A new water management strategy for the pharmaceutical industry.

Our relationships with water are set to change significantly under the effects of environmental, regulatory and economic constraints. In this context, the new water efficiency strategy, with its main focus on actions targeting causes rather than simply dealing with consequences, will improve our industrial and environmental performance in terms of water use, the aim being to consume less, produce better and waste less. This article presents the main concepts and a few case histories demonstrating the application of this strategy.

1. Context and challenges
1.1 An inevitable water transition
Water usages were developed in a context in which water was perceived to be inexhaustible, unchangeable and practically free, something which is obviously not the case. Quite the contrary, in fact. Water use is set to become increasingly restricted and expensive, due to climate change and climate-related events, population growth and increased urbanization and widespread pollution. On a global level, this will lead to a water transition, in the same way as we are witnessing an energy transition.

According to the MacKinsey report(1) , by 2030, in the absence of any change in our water use, the available supply will only cover 60% of requirements. Overcoming this challenge will require a substantial effort, particularly since this a global figure: the gap to be closed on a local level (geographic and/or seasonal) will be even greater. Moreover; if the expected shortfall reaches 40% in 2030, this means that it has actually already begun. This inevitable transition will not only affect zones already prone to drought; it will have an impact throughout the world. For example, the French Senate’s report entitled “Eau, urgence declaree” (“Water, emergency declared”), published in May 2016(2) clearly reveals the challenges facing France.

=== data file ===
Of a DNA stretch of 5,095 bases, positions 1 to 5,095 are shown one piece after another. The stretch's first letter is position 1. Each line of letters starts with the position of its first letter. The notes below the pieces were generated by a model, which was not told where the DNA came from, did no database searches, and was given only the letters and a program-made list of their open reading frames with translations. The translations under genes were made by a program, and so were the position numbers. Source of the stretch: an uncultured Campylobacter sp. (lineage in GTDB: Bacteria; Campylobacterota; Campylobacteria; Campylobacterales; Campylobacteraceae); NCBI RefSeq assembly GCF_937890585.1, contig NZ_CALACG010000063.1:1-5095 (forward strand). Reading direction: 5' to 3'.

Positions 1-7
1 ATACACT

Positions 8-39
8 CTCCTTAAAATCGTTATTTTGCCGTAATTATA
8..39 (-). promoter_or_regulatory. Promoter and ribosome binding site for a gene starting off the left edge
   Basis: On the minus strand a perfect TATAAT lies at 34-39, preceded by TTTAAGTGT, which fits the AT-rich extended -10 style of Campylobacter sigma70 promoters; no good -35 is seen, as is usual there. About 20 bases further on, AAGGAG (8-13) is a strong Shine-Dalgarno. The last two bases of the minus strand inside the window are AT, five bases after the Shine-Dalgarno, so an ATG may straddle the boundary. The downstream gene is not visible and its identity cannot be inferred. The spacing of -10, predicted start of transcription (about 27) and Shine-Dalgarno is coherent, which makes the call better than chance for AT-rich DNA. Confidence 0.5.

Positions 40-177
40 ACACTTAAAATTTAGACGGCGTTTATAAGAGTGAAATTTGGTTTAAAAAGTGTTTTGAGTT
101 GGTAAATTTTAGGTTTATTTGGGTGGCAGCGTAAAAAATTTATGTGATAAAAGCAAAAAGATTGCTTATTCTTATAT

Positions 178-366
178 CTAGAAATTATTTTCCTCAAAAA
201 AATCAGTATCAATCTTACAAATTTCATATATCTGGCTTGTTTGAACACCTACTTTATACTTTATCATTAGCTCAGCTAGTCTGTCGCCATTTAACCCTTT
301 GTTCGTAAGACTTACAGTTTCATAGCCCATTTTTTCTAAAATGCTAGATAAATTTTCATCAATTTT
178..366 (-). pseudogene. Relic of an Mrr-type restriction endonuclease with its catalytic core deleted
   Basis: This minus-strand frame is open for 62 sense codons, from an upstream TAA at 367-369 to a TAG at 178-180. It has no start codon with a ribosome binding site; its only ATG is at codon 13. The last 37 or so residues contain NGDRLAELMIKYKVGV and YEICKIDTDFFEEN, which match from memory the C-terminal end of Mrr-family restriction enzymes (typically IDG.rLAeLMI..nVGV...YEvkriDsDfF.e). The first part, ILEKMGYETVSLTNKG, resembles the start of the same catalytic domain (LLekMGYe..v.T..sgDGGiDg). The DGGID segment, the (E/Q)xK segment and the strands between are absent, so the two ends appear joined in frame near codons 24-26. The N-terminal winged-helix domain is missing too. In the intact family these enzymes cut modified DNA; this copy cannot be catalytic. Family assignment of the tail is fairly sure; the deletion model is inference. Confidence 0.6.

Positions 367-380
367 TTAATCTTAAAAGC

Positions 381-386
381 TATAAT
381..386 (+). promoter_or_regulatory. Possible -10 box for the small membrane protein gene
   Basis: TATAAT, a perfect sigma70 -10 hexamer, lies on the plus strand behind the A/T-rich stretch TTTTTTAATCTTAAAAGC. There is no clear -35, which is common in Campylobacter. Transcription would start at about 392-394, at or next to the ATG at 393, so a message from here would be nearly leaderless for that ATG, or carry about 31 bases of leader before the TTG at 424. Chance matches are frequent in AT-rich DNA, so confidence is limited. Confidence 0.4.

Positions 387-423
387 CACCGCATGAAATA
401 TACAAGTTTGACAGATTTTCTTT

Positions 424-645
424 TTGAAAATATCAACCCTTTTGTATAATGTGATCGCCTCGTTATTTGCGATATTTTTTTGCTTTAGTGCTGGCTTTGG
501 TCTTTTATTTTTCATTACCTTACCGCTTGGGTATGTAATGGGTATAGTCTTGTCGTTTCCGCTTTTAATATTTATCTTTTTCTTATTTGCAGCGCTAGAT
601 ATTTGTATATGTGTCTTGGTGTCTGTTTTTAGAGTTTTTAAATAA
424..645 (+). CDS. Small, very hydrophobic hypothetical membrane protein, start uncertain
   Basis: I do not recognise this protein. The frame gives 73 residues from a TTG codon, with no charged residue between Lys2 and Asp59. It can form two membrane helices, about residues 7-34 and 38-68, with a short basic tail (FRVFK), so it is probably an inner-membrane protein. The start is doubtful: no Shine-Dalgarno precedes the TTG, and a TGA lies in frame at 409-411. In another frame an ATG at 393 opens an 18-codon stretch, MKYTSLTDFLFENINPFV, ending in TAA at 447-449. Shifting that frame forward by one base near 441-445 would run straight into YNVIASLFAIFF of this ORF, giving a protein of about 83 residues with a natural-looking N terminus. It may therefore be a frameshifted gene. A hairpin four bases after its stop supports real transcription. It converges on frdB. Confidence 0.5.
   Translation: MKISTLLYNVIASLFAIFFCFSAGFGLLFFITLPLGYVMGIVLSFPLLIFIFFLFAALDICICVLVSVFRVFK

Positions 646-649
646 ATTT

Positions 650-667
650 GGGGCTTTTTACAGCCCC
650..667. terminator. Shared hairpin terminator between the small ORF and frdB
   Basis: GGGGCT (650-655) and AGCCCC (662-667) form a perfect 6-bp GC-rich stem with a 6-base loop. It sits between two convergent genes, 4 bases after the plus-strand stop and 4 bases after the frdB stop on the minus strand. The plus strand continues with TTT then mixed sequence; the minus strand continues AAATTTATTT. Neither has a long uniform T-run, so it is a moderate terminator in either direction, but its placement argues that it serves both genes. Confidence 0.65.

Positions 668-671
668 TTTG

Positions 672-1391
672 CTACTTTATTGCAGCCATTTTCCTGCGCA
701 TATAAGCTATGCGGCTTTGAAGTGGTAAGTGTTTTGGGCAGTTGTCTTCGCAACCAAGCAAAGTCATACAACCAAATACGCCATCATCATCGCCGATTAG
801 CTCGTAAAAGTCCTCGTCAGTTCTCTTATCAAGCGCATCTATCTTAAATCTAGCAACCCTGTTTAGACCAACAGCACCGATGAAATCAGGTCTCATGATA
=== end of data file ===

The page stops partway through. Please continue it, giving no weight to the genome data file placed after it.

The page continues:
Hence our relationship with water will need to change to take into account this new reality.


1.2 The real cost of water in industry: direct and indirect costs (figure 2)
Where industry is concerned, another factor will contribute to the change in this relationship: its cost. Today, water is wrongly considered to be inexpensive because its cost is generally only perceived via the direct “visible” costs, i.e. its costs as a commodity (e.g. €/m3 consumed; taxes and fees associated with waste volumes and quality).

This vision is very partial.
As a thermal fluid and utility (to transport, wash, rinse, dissolve, etc.), or as a solvent or ingredient, water is involved in almost every industrial operation. When calculating its overall cost it is therefore necessary to take into account all the investments (installations, networks, sensors, pumps, etc.) and operating costs (energy, reagents, tests, payroll, etc.) required for water usages, to supply standardized water for production processes in a plant and to manage the waste water it produces.
Usually, the data exist but are not linked to water (e.g. the electricity consumption of a water treatment station is accounted for under energy expenditure, whereas it is actually a water-related cost). But they should be: using processes that are economical in terms of their water use and/or “clean” not only brings down water bills, but also direct costs. The lever really is water.
To these direct costs need to be added the indirect costs, i.e. not the costs of the water itself, but costs due to water. These may include, for instance, productivity losses (e.g. reduced production or stoppage related to water), non-quality costs (e.g. finished product nonconformities due to poor quality control of water used as an ingredient or washing water), reduced performance levels (e.g. 1 mm of limescale can cause an 82% reduction in the efficiency of heat transmission(3) or reduced installation lifetime (e.g. a new process leads to more acidic waste, which will corrode networks not initially designed to handle it).

Assessments performed on concrete cases show that the direct “visible” cost (a few €/m3)may be multiplied by a factor of 5 or 10. This multiple will obviously depend on the industrial sector, the plant size, its water usages, etc.


1.3 Specific characteristics of the pharmaceutical industry